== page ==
Being Self-Taught

“You who call yourselves Jews are relying on God’s law, and you boast about your special relationship with him. You know what he wants; you know what is right because you have been taught his law. You are convinced that you are a guide for the blind and a light for people who are lost in darkness. You think you can instruct the ignorant and teach children the ways of God. For you are certain that God’s law gives you complete knowledge and truth. Well then, if you teach others, why don’t you teach yourself? You tell others not to steal, but do you steal? You say it is wrong to commit adultery, but do you commit adultery? You condemn idolatry, but do you use items stolen from pagan temples? You are so proud of knowing the law, but you dishonour God by breaking it. No wonder the Scriptures say, “The Gentiles blaspheme the name of God because of you.””
Romans‬ ‭2‬:‭17‬-‭24‬ ‭NLT‬‬

Paul pointed out to his Jewish Christian friends that before they could have a mandate to teach others, they needed to be able to teach themselves first. He wrote, “if you teach others, why don’t you teach yourself?” Though Paul wrote in the singular, the implication was that he was writing to a whole group of people. 

Teaching is a difficult job. The challenge of being able to communicate a subject or idea to a group of students in a way that engages them and transfers information, with the goal of retention by the hearer, is a skill that is unfortunately rare. This can be a problem in things like religious education, particularly here in the UK. The RE teacher will teach what is factually correct about all “faiths” but will fail to communicate the spirit behind them. So an RE student will come away from his or her classes with head but not heart knowledge. Back in my school days, just about the most unpopular subject was Latin. But me and my school friends were very fortunate in that we had a teacher who was passionate about his subject and brought the Latin language to life. As a result I still retain items of Latin grammar in my mind, even today, many years later. But teaching style was not really what Paul was writing about in his letter.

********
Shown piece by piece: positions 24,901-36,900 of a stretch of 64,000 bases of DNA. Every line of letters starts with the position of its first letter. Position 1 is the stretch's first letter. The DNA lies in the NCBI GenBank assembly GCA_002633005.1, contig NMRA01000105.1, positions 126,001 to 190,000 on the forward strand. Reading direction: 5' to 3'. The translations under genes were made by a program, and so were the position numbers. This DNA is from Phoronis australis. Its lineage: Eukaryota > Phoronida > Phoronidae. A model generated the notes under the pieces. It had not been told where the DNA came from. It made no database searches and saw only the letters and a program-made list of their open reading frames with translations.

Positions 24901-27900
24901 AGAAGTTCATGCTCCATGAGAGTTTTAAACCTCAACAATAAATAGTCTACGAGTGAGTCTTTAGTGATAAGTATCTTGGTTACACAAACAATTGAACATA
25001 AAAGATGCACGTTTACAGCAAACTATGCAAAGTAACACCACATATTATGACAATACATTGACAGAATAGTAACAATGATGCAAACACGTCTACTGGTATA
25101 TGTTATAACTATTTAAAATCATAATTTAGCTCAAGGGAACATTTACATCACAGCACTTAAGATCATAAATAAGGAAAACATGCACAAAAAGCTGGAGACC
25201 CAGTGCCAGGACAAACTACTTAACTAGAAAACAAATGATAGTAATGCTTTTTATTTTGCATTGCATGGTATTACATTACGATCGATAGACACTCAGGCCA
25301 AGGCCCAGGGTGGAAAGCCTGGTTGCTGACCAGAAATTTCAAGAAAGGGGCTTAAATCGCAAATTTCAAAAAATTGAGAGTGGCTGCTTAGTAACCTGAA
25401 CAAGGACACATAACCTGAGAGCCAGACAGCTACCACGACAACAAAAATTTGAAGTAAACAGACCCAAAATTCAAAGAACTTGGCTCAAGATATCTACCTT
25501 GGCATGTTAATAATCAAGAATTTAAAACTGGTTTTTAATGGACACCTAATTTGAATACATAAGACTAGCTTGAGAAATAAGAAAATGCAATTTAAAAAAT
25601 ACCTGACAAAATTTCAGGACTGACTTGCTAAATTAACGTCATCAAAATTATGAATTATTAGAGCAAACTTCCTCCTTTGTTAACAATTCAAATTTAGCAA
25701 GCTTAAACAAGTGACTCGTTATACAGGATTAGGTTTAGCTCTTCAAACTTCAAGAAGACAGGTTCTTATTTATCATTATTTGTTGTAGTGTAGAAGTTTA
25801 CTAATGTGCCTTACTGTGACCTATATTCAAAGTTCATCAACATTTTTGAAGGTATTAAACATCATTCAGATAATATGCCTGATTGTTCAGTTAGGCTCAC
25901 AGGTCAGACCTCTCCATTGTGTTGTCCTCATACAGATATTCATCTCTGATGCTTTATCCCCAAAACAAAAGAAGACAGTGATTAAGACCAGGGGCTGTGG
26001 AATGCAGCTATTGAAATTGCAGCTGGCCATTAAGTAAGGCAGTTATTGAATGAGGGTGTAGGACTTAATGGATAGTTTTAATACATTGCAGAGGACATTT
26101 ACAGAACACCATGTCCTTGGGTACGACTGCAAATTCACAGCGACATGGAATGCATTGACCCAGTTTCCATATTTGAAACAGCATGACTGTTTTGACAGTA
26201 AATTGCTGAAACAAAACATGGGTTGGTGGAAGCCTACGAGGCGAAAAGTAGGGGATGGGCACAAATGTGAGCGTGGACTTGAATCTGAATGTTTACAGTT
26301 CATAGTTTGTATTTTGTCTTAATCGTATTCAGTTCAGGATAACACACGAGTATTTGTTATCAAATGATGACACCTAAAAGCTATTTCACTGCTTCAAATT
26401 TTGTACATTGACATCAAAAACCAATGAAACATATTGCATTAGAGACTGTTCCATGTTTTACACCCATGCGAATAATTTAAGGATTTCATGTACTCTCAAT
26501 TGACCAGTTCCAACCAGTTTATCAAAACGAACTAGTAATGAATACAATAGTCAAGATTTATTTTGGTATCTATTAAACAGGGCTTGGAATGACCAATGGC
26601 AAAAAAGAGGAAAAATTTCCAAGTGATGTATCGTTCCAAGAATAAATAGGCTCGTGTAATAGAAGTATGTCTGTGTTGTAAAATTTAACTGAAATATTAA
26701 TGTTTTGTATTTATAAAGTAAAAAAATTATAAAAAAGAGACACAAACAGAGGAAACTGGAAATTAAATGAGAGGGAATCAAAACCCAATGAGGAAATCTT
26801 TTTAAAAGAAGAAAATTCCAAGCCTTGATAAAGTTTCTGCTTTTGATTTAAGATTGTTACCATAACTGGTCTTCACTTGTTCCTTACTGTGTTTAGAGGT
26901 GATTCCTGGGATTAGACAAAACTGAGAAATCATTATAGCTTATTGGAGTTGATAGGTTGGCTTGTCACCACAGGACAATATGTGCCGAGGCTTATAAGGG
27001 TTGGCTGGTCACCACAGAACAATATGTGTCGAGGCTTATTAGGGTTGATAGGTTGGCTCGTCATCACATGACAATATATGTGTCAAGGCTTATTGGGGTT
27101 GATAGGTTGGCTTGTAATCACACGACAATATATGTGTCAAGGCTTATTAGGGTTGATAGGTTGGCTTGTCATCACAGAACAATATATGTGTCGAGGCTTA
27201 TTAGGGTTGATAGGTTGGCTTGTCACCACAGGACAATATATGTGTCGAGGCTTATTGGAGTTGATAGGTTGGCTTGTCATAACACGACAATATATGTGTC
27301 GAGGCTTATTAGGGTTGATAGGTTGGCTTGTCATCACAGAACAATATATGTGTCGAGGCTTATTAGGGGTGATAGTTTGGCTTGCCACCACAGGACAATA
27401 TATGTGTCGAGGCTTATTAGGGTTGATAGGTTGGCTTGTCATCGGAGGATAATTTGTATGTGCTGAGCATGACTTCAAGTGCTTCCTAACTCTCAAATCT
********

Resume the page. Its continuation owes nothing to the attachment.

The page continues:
A better way of teaching is not just through the dispensation of words but by a lifestyle, that lives out the subject matter. Jesus was the Master teacher using this technique while He was here with us on earth. He spent three or so years of His life in a transparent example of how to live, really live, as a true God-follower. Not only did He “talk the talk” but He also “walked the walk”. His prayer life, His attitudes, His teaching, His love and grace, His compassion – it was all there for His disciples to emulate. And because of the faithfulness of His disciples, we have written accounts of His sinless life that we can refer to. Jesus was passionate about living life God’s way.

Paul was saying to his friends in Rome, as well as us today, that the best way of teaching others is by example. He said that if his friends were to be effective teachers, then they had to not just tell their followers how to behave but show them, from their own life experiences. As an example, an ex-drug addict is better able to reach and teach other addicts if they can demonstrate that it is possible to kick the habit and move on. But perhaps you can see where I am going. There was a day when we pilgrims had an encounter with the living God. We were transformed from being citizens of the kingdom of darkness to being citizens of the Kingdom of Light. Where we are now was summed up by the Apostle Peter in 1Peter 2:9, “But you are not like that, for you are a chosen people. You are royal priests, a holy nation, God’s very own possession. As a result, you can show others the goodness of God, for he called you out of the darkness into his wonderful light.” We are not people who teach others a few dusty, lifeless and historical truths about a man called Jesus. Instead, we can teach others about the wonderful Son of God, and what He has done for us. We are like the buyer of pearls that Jesus told His hearers about in Matthew 13:45-46, “Again, the Kingdom of Heaven is like a merchant on the lookout for choice pearls. When he discovered a pearl of great value, he sold everything he owned and bought it!” We have indeed found something so precious that we give up all we have, all we are, for the privilege of being a child of God.

But here’s the thing. We mustn’t be like the Roman Jewish Christians who apparently failed to display any of the fruit that comes from knowing God. If they had had a life-transforming and personal encounter with the risen Jesus, their lives would have been transformed. Paul was knocked off his horse by an encounter with Jesus on the Damascus Road. We may have not experienced anything quite so dramatic, but the very fact that the God of this universe cared so much about us that He sent His Son to die for us in our place, taking on Himself the punishment we deserved for our sins. The “wow!” that comes from us in response must surely impact those around us, giving us a mandate to “teach” them about the wonderful God we worship.

Dear Father. We are truly wowed by Your presence in our lives. With grateful hearts we praise You today. Amen.

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